Who: Francisco Cordero, No. 48. Relief Pitcher. 6’3, 245 LBS.
Tao-Approved Nicknames: Coco! (An old favourite from the Fantasy 411 podcast.)
History: 13 MLB seasons and 753 games with Detroit, Texas, Milwaukee, and Cincinnati. First season in Toronto.
Contract Status: Signed a one-year, $4.5 million deal this offseason.
Career Stats: 3.17 ERA in 785.1 innings pitched. 765 strikeouts, 327 saves. Three-time All-Star.
2011 Stats: 2.45 ERA in 69 innings pitched. 42 strikeouts, 22 walks. 37 saves, six blown saves.
Clumsily Handled Nerd Stats: Coco was a lucky duck last season according to his Expected Fielding Independent Pitching number (xFIP). Cordero’s xFIP was 4.12, more than a run and a half higher than his ERA.
Somewhat Scary Stat: Cordero’s strikeout per nine rate has fallen in each of the past five years. His 5.43 K/9 rate in 2011 was the lowest of his career.
More Frightful Figures: Cordero’s .214 Batting Average on Balls in Play (BABIP!) was unsustainably below his career rate (.294).
Looking Back: It feels like just yesterday that Coco Cordero got real paid, inking a four-year, $46 million deal with the Cincinnati Reds before the 2008 season. And even if you quibble with the amount of importance that people place on closers, it would be hard to argue that the Reds didn’t get fairly decent value out of that contract. Cordero stayed healthy, racked up saves, and posted a 2.96 ERA while pitching in a homer-friendly park.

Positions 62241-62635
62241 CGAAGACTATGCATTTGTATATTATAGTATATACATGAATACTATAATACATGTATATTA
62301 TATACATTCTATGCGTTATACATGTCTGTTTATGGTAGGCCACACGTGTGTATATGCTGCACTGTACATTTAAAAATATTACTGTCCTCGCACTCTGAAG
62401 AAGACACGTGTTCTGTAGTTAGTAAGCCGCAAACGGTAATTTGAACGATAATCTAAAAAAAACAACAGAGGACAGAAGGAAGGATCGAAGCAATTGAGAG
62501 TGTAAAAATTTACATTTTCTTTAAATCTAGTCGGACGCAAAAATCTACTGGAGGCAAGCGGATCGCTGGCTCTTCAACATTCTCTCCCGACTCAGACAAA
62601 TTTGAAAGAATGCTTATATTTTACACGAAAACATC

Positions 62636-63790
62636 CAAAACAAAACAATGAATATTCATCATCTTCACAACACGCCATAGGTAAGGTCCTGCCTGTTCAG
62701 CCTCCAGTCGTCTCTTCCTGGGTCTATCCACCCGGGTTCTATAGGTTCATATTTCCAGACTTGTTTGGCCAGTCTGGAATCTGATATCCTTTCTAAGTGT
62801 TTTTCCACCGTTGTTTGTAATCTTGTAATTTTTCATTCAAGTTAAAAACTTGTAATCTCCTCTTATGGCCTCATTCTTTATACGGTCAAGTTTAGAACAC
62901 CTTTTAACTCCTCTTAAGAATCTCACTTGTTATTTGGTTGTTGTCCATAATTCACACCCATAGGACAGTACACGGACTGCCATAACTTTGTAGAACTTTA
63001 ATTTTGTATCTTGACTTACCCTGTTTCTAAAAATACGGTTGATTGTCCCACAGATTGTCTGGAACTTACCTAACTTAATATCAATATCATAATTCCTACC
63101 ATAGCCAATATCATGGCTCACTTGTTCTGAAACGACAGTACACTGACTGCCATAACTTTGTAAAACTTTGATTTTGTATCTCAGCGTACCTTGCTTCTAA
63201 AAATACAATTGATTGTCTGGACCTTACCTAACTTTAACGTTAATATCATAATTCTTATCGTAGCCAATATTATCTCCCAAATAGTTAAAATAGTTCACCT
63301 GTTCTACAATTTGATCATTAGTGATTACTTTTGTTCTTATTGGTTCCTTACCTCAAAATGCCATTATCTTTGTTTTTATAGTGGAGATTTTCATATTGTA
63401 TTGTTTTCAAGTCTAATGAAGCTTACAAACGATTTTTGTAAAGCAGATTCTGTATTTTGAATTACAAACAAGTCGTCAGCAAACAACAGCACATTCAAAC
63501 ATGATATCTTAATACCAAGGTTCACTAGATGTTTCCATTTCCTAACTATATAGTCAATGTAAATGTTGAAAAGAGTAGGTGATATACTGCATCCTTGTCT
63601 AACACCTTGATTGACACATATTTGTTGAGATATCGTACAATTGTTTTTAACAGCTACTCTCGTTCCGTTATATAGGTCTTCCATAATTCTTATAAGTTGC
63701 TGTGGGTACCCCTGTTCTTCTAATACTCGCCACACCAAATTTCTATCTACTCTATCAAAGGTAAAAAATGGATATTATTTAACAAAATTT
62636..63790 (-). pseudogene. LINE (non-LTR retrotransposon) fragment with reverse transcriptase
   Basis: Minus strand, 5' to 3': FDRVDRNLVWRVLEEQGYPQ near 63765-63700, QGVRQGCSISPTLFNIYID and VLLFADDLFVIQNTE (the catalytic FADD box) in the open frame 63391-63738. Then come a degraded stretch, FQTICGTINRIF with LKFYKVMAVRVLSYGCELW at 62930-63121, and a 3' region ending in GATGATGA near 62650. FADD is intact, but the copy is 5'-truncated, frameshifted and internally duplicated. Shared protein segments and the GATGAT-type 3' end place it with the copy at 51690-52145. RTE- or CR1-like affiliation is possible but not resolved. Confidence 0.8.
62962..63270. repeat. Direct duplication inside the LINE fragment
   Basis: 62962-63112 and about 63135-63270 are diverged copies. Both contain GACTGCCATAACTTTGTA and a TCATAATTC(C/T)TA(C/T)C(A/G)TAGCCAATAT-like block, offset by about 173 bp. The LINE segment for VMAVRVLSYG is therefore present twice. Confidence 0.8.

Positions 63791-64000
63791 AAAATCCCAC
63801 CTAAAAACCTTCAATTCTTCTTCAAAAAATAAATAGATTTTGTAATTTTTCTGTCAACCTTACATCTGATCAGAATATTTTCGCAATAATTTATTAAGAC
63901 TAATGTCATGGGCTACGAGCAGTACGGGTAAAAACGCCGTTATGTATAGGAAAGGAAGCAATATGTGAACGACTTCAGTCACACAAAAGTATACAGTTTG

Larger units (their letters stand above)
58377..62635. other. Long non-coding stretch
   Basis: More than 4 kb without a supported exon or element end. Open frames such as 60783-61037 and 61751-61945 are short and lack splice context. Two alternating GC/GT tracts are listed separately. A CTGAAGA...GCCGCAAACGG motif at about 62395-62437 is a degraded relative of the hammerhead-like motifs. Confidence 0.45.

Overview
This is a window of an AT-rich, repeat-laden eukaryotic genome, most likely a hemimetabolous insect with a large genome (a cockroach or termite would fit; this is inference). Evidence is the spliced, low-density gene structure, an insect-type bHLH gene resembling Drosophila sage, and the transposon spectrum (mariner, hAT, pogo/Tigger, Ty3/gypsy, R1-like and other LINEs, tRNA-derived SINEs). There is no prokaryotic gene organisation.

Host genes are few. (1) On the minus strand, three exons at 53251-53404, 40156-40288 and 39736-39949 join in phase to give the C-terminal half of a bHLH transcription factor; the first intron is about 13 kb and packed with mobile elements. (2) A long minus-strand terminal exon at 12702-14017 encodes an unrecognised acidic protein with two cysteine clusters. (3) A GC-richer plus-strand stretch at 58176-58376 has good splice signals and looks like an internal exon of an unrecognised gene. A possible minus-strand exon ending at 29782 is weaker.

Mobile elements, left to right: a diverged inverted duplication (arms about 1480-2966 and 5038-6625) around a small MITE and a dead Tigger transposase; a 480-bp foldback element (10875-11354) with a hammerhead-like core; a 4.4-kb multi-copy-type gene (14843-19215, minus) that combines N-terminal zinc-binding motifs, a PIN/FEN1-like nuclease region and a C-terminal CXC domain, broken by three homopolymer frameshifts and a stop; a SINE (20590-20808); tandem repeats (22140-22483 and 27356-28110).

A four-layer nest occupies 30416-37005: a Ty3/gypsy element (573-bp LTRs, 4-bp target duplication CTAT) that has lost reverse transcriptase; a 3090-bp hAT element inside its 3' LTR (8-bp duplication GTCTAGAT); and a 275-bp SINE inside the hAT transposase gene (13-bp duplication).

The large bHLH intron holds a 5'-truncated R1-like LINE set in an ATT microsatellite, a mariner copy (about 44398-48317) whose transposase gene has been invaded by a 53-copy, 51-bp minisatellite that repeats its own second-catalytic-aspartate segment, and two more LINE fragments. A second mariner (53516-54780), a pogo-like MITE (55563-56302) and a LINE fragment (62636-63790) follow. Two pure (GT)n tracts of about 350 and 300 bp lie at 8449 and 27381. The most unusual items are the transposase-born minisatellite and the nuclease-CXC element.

And yet, no one came calling when his contract was up after last year.
It could be that the precipitous drop in his strikeout rate had teams concerned that he could no longer miss bats. And while we can’t necessarily prove the following conventional wisdom, we’ll spew it out anyway: When old relief pitchers blow up, they blow up good. (Members of the John Franco Fan Club should send their complaints via postcard to the postal address of their choosing.)
Strangely, we’re all focused on the subtext of some of the bad numbers, while the text that is written by his performance isn’t all that bad at all. In particular, he dropped his walk rate to 2.84, his lowest rate since 2007. Moreover, he put up the highest ground ball rate of his career (50%) and the lowest fly ball rate of his career (33.8%), both of which were significant improvements over his 2010 numbers.
Looking Forward: Has Coco become a crafty veteran? Able to induce key ground balls when he needs them? Does he enjoy pumping his fist and dancing as much after a well-earned double-play ball as he did when he mowed hitters down?
Cordero’s fastball velocity has waned a bit over the past few years, averaging 93.0 MPH (down from 95.0 MPH in 2009.) But he’s adjusted by dialing back drastically on the frequency of its use (from 66.7% in 2010 to 41.2% last year) while increasing his usage of a changeup (from 6.7% to 18.8%) and mixing in a curveball (9.8%) that seemingly had never existed in his repertoire. (There are a few reports under 1.0% of curveballs thrown between 2003 and 2006 which are almost as likely to be labeling errors.)
2012 Expectations: If Cordero can be successful making a late-career adjustment to hitter, he could be a very useful piece at the back end of the Jays bullpen. At best, he could challenge newly acquired Sergio Santos for ninth-inning work. Even if he’s not as successful as that, he could still be an asset if he slid down the bullpen pecking order and provided the Jays with an arm in the sixth and seventh inning.